Earth Fault Protection with Restrictions
Many medium and small-sized transformer windings are protected by restricted earth fault (REF) systems. The illustration depicts the REF protection principle.
The Fundamental Procedure
The sum of currents in both current transformers (CTs) equals zero under normal conditions and when Kirchhoff’s laws are applied. If an earth fault exists between the CTs, some current will bypass the CTs, and the total current will not be zero. Faults between CTs can be easily identified and quickly cleared by measuring the current imbalance.
The detection of faults is limited to the zone between the two CTs, hence the name ‘Restricted Earth Fault.’
REF protection is quick and can isolate winding faults quickly, limiting damage and subsequent repair costs. Only the winding is protected if CTs are installed on the transformer terminals. However, the secondary CT is frequently installed in the distribution switchboard, extending the protection zone to include the main cable.
Faults in the transformer star secondary winding must be detected on the transformer’s primary by the reflected current in the absence of REF. The magnitude of the current seen on the primary rapidly decreases as the winding fault position moves towards neutral, and it may not be detected (limiting the amount of winding which can be protected). Because the magnitude of the currents on the secondary remains relatively large (especially if solidly earthed), nearly the entire winding can be protected using REF.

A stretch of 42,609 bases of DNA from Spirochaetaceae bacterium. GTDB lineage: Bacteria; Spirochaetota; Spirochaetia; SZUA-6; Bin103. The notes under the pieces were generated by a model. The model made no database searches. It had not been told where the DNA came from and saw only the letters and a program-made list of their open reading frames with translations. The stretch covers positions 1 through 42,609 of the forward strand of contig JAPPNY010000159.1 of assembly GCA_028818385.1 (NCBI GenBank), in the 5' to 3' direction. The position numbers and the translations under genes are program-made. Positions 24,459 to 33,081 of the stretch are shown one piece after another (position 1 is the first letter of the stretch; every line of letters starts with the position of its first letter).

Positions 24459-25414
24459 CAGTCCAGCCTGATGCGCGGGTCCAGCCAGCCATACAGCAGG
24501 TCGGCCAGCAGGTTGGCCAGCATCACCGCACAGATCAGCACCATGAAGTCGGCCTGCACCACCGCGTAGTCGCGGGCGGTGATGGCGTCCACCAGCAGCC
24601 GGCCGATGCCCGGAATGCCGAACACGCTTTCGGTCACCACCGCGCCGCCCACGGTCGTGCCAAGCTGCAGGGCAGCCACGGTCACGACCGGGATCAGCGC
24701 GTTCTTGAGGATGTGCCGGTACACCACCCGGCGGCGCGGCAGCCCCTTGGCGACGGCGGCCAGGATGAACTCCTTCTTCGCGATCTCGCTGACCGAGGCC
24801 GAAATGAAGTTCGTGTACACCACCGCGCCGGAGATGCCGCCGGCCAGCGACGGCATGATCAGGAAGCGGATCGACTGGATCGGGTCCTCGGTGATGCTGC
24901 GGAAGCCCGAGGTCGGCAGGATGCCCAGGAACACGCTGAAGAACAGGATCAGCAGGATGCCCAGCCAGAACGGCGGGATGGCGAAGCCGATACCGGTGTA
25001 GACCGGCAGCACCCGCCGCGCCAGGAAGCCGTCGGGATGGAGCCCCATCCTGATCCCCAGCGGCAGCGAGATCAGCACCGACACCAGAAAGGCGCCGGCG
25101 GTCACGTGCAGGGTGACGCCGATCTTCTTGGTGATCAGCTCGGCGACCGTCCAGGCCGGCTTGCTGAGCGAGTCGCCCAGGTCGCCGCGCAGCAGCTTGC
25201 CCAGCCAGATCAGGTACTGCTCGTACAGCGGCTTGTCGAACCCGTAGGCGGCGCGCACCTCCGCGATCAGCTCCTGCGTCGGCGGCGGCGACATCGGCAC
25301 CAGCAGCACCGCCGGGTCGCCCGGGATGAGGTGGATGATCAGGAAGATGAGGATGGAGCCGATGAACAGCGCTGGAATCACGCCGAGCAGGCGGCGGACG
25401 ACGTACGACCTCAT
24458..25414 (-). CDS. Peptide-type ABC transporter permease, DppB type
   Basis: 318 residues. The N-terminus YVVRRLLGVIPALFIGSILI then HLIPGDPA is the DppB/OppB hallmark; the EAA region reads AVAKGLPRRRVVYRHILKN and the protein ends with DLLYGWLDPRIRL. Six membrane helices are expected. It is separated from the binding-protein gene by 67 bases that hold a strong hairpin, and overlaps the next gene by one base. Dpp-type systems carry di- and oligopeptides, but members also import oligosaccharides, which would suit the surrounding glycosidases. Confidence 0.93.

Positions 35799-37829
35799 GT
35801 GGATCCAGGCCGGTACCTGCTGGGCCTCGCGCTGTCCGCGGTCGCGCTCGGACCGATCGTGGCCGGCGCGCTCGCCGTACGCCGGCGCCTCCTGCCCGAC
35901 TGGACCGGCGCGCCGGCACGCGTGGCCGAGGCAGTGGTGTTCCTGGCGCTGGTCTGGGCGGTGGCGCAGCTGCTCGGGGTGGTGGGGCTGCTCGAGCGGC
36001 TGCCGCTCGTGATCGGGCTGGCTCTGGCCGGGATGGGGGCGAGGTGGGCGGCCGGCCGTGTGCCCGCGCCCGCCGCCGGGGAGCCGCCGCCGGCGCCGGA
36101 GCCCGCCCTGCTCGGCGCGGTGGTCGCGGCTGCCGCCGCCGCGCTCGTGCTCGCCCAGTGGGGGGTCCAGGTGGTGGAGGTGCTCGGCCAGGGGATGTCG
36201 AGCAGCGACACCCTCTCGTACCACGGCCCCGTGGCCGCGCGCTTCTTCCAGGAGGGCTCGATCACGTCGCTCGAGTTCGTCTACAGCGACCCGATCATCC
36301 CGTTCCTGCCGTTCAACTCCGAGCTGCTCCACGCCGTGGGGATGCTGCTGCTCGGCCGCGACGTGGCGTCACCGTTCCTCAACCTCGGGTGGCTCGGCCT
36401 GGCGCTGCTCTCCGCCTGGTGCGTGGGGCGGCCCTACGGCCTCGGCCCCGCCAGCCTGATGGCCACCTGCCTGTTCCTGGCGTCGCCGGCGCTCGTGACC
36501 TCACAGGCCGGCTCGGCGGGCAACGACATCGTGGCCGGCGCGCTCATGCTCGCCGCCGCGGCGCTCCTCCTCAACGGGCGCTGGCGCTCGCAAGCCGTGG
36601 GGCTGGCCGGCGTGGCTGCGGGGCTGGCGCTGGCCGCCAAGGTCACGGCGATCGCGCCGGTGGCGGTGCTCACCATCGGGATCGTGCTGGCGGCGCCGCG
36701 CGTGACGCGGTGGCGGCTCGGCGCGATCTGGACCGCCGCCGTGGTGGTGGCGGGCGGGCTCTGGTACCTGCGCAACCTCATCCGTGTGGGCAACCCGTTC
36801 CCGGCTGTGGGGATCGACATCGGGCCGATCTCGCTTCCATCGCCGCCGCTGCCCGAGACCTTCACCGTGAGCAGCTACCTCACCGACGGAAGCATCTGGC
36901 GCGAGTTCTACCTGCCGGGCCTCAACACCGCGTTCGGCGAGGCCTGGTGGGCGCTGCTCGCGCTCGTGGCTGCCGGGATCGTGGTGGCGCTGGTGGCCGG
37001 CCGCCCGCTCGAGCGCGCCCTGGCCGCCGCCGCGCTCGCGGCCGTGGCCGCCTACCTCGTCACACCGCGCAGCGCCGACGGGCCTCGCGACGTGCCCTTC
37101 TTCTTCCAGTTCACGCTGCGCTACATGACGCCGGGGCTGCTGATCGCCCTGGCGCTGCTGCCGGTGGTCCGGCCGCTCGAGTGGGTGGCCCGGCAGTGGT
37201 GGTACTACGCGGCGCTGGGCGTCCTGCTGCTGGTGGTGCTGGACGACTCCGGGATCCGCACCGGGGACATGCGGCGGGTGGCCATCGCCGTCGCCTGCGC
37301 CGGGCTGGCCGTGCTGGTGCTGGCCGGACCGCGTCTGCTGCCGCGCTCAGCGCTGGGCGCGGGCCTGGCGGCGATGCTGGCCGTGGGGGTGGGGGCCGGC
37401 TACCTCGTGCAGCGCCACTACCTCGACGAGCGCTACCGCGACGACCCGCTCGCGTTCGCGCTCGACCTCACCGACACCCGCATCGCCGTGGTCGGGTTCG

It should be noted that the illustrated protection only protects the transformer’s secondary. REF protection is sometimes added to the primary as well (although if primary protection is required it may be preferable to consider full differential protection).
Because it is critical that the current in the CTs be balanced under normal conditions (and through faults), REF has traditionally been implemented using High Impedance Relays. CTs have also been specified as matched pairs, and the impedance of leads/wires and interconnecting cables has had a significant impact on the relay’s operation.
Mismatched CTs, saturation, and varying lead resistance have all been blamed for nuisance tripping, and the system can be difficult to commission. This could be why some people avoid using REF. Recent advancements in numerical relay technology have virtually eliminated these issues, making REF implementation relatively simple, ensuring no nuisance tripping, and simplifying commissioning.
The ANSI Device Number for a restricted earth fault is shown in the diagram as 87N.